The surprise of The Sapphires is how unpretentious and unportentous it is, considering that its plot hinges not only on racist Australian policy but also the Vietnam war. Based loosely on a true story, The Sapphires is about four aboriginal girls (ranging in age from 15 to mid-20s) who turn themselves into a girl group and go on tour in Vietnam in 1968 entertaining the troops.
All the elements are present for a long series of lectures about tolerance, horrifying depictions of state-sanctioned cruelty, denunciations of colonialism of both the European and American varieties, and depictions of dastardly war crimes. But there’s almost none of this. Like the girls it depicts, The Sapphires just wants to entertain, and it uses its provocative subject matter as spice and thickener for what otherwise would be a bland stew of karaoke covers, sibling quarrels, and the wacky antics of a drunk mentor.
Gail (the formidable Deborah Mailman) is the oldest and toughest of the three McCrae sisters, all of whom live on a native reserve. They and their cousin Kay sang together when they were children, but then the light-skinned Kay was legally abducted by the government and sent to live as a white in Melbourne. The McCraes show up at a talent contest in a dusty nearby town, where they sing a Merle Haggard song to the scoffing and dismissal of their “blackness” by the provincial audience.
The contest is being run by Des (Chris O’Dowd), an Irishman stranded in Australia after being tossed off a cruise ship where he was the entertainment director. The sisters lose the talent show, but they gain a manager who realizes they need to sound soulful. Des is a familiar type—specifically, the type originated by Walter Matthau in The Bad News Bears and essayed again by Tom Hanks in A League of Their Own. He’s the drunken, lazy, hopeless cynic who saves himself by helping amateurs learn how to become pros.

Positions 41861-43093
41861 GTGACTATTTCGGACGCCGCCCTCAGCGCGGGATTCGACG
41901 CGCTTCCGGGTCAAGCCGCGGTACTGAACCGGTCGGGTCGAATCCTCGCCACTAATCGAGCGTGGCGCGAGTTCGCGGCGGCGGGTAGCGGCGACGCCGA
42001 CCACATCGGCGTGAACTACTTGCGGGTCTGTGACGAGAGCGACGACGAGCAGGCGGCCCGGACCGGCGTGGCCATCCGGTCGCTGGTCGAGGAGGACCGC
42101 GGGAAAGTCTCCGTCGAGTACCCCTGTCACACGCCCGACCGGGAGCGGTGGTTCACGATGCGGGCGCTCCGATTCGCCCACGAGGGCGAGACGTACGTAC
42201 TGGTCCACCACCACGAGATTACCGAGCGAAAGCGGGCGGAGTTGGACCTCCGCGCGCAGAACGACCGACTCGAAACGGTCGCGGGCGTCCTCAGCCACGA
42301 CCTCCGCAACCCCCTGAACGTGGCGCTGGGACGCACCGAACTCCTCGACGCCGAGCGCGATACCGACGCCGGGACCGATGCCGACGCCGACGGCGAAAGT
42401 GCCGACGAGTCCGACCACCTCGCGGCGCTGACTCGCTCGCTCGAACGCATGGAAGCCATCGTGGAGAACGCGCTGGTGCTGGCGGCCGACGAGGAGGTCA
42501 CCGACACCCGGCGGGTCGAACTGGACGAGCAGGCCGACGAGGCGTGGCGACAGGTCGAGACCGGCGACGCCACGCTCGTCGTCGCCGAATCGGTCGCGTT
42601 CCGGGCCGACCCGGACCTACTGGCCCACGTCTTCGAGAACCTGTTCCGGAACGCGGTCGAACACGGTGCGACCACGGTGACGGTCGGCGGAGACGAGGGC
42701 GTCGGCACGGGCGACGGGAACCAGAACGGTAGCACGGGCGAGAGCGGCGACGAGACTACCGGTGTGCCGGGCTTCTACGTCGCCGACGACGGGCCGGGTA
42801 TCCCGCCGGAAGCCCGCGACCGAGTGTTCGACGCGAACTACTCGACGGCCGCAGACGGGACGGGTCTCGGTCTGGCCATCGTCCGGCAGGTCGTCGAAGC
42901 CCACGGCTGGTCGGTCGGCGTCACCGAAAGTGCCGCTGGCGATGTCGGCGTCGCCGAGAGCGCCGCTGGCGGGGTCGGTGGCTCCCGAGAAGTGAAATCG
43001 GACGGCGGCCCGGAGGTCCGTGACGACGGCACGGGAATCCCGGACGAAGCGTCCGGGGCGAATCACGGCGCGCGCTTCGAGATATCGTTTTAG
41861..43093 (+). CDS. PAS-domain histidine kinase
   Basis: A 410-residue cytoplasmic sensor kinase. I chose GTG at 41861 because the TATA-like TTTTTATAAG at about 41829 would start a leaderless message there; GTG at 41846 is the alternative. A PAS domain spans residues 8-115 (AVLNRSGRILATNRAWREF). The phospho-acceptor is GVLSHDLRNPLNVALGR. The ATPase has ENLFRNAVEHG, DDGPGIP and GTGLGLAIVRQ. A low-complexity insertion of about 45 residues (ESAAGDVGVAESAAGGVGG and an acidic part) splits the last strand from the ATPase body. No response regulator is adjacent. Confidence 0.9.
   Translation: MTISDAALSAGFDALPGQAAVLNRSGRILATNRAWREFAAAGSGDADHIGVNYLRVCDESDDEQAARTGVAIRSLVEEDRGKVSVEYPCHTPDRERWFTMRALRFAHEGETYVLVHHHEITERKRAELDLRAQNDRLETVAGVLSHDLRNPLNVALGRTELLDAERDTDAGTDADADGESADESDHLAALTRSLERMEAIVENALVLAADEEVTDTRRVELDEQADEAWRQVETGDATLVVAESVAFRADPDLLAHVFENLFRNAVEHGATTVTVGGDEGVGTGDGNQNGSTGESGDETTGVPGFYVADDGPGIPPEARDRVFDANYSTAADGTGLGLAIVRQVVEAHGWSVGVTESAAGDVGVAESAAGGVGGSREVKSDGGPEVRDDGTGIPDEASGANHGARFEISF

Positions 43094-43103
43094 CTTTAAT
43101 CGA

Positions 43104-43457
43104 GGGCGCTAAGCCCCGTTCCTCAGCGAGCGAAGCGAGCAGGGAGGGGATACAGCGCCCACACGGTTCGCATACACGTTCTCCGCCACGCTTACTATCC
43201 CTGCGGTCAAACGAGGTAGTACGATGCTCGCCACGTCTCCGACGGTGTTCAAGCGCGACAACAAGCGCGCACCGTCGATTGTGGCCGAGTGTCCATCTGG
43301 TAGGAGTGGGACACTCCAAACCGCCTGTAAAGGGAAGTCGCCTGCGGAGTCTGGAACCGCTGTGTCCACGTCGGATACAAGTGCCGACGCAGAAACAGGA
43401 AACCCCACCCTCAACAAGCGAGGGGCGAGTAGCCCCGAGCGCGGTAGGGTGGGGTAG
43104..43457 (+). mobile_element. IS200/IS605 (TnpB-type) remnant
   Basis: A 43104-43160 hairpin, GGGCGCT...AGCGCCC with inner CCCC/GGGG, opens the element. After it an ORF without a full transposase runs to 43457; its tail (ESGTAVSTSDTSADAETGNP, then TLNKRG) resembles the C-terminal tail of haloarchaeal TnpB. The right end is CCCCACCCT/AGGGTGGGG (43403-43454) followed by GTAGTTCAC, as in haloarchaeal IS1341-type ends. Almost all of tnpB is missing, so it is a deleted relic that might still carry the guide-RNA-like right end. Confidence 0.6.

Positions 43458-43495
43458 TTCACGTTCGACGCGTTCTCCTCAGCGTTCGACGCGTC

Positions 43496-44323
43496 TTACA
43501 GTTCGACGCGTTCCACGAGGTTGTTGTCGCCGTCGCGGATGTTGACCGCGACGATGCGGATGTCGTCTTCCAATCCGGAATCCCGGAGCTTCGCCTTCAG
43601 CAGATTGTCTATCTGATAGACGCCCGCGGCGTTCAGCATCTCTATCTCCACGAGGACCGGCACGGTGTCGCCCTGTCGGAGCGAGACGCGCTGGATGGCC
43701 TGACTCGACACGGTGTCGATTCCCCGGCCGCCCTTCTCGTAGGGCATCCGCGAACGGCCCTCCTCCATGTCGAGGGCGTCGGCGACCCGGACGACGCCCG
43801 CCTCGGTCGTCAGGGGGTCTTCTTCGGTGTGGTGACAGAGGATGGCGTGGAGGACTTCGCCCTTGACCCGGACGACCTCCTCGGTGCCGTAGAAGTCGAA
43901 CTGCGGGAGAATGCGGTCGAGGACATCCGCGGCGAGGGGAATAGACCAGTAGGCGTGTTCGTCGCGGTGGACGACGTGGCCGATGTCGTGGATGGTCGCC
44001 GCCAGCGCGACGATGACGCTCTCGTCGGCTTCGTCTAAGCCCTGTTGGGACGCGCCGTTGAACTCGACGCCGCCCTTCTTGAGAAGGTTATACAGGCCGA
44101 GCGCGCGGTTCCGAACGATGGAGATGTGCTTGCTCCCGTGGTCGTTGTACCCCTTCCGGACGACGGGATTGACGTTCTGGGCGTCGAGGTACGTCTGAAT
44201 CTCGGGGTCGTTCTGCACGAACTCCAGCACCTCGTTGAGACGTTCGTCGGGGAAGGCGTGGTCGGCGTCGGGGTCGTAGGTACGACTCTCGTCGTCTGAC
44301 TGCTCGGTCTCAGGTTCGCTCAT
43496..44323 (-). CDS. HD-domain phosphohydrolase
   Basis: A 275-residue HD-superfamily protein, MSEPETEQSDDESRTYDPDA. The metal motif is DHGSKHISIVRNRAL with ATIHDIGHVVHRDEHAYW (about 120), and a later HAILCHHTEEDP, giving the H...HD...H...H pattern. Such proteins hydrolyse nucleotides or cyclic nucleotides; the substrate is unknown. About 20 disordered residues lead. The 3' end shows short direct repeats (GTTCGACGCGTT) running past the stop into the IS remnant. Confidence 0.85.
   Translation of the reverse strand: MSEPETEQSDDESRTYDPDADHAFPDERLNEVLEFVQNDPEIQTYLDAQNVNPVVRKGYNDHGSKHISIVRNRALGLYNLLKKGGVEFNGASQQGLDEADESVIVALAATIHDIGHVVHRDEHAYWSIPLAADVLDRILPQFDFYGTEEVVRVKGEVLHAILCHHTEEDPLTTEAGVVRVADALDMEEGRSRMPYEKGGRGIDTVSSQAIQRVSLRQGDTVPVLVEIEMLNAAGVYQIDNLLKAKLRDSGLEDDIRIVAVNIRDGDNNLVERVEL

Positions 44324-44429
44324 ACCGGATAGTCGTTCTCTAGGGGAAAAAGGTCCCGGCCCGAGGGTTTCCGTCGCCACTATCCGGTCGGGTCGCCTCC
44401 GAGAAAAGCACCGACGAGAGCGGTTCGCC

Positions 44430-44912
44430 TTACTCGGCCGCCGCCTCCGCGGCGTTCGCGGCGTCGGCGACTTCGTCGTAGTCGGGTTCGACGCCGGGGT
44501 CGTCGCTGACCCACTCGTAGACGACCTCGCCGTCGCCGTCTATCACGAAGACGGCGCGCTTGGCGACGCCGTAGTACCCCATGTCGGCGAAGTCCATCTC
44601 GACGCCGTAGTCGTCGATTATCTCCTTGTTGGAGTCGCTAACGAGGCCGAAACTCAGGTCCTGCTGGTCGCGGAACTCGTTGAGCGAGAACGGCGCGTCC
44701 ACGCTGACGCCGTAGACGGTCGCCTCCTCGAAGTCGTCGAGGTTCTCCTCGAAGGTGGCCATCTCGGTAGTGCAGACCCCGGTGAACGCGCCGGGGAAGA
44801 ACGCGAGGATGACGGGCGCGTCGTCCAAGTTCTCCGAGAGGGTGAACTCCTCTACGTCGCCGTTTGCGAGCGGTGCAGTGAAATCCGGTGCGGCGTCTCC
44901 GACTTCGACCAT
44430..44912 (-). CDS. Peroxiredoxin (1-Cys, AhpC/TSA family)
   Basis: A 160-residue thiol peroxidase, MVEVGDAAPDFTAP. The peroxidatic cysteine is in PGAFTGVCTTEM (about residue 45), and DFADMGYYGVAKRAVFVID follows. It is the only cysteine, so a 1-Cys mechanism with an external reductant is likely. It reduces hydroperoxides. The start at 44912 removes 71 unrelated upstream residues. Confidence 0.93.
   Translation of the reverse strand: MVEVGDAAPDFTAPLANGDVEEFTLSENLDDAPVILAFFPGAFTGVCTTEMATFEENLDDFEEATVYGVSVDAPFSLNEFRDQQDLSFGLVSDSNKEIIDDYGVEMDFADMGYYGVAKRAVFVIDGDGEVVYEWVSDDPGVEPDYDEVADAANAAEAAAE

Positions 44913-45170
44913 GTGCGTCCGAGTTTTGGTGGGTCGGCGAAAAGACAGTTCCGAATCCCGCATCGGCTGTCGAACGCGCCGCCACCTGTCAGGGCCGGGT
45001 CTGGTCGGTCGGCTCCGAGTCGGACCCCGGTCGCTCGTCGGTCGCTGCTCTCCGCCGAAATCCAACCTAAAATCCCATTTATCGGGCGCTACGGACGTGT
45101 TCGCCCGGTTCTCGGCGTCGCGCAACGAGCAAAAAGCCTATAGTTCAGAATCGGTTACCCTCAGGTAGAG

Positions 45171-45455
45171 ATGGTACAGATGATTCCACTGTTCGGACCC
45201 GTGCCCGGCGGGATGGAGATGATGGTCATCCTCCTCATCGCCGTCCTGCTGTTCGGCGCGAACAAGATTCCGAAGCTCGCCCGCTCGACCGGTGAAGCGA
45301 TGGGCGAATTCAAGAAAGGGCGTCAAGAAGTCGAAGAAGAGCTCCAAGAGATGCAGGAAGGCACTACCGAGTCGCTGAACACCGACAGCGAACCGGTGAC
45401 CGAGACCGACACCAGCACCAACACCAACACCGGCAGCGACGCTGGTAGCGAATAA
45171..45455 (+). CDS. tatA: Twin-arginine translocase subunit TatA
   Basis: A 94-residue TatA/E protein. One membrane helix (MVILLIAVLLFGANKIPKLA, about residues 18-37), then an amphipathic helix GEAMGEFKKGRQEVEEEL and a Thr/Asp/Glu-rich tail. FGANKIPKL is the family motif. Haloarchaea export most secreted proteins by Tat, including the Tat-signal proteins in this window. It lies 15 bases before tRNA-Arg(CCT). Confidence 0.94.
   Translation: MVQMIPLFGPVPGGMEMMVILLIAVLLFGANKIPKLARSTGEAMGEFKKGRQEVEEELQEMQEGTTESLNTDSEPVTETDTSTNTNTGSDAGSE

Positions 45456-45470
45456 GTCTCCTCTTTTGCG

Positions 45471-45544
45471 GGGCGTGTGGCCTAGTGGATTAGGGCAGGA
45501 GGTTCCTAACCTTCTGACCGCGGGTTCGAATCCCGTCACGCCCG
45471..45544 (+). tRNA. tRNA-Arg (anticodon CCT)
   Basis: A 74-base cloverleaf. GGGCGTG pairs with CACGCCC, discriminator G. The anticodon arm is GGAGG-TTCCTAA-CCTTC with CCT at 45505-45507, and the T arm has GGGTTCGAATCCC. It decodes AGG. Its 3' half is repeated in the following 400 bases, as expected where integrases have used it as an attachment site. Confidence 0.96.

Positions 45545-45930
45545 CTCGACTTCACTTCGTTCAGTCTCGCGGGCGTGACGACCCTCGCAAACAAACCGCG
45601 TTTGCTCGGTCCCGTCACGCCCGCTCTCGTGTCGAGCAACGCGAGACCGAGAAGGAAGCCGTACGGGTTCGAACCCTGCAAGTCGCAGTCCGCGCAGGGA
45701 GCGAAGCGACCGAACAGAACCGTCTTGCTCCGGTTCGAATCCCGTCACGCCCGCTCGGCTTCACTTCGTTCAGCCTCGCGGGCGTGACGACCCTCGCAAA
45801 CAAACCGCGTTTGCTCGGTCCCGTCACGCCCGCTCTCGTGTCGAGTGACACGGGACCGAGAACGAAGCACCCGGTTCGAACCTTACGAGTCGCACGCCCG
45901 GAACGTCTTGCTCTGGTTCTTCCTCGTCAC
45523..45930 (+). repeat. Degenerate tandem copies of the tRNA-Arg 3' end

But O’Dowd, a shambling hulk of a man who came out of nowhere a couple of years ago to establish himself as one of the most delightful presences on the screen today (he was Kristen Wiig’s cop boyfriend in Bridesmaids), has none of the anger and edge of Matthau and Hanks. He’s too sweet, too puppyish—but these are qualities necessary for The Sapphires, else Des’s interest in the girls would seem rakish and creepy. Even though the story is ragingly sentimental, it’s O’Dowd who makes The Sapphires lovable.
In Melbourne, the McCraes reunite with Kay, despite Gail’s lip-curling disapproval. Des teaches them to move and sing like a Motown act. They audition in front of U.S. military personnel, are approved, and take off for Saigon. There they meet boys, they squabble, and they travel into dangerous territory. But mostly, they sing.
There’s nothing all that special about the renditions of “What a Man (What a Mighty Good Man),” “I Can’t Help Myself (Sugar Pie Honey Bunch),” and “I’ll Take You There” that we hear and see in The Sapphires, but they are put over with immense conviction by lead singer Jessica Mauboy (who plays the youngest of the sisters). The impact of these numbers is reminiscent of Alan Parker’s The Commitments (1991), a knockout picture about a group of Irish kids who form a soul band in 1980s Dublin. The Commitments is a much better movie than The Sapphires, but like Parker, Sapphires director Wayne Blair really knows how to shoot a musical number—and there’s just something indelible about a well-photographed musical performance in a motion picture that gets you every time.
It’s the way the camera moves, the way the image cuts between the performers and the audience, the way the editing rhythm itself builds excitement. “Strange how potent cheap music is,” a Noël Coward character says in Private Lives, referring obliquely to the erotic effect of a popular song. The potency of cheap music in a movie comes across in a way that makes you feel like you’re dancing when you’re sitting immobile.
The Sapphires was cowritten by the son of a real-life performer who actually toured Vietnam as a backup singer for a New Zealand Maori band performing native music. That sounds rather more multicultural and ethnographically advanced than one might have expected for 1968—and also far more boring for the soldiers. But it helps explain the air of falsity that hangs over the proceedings and that even its high-energy numbers can’t quite dissipate. The Sapphires is cinematic cotton candy. It’s nothing but sweet, and has no substance. Don’t expect much and you’ll be happy you saw it—and you won’t remember you did a week later.
John Podhoretz, editor of Commentary, is The Weekly Standard’s movie critic.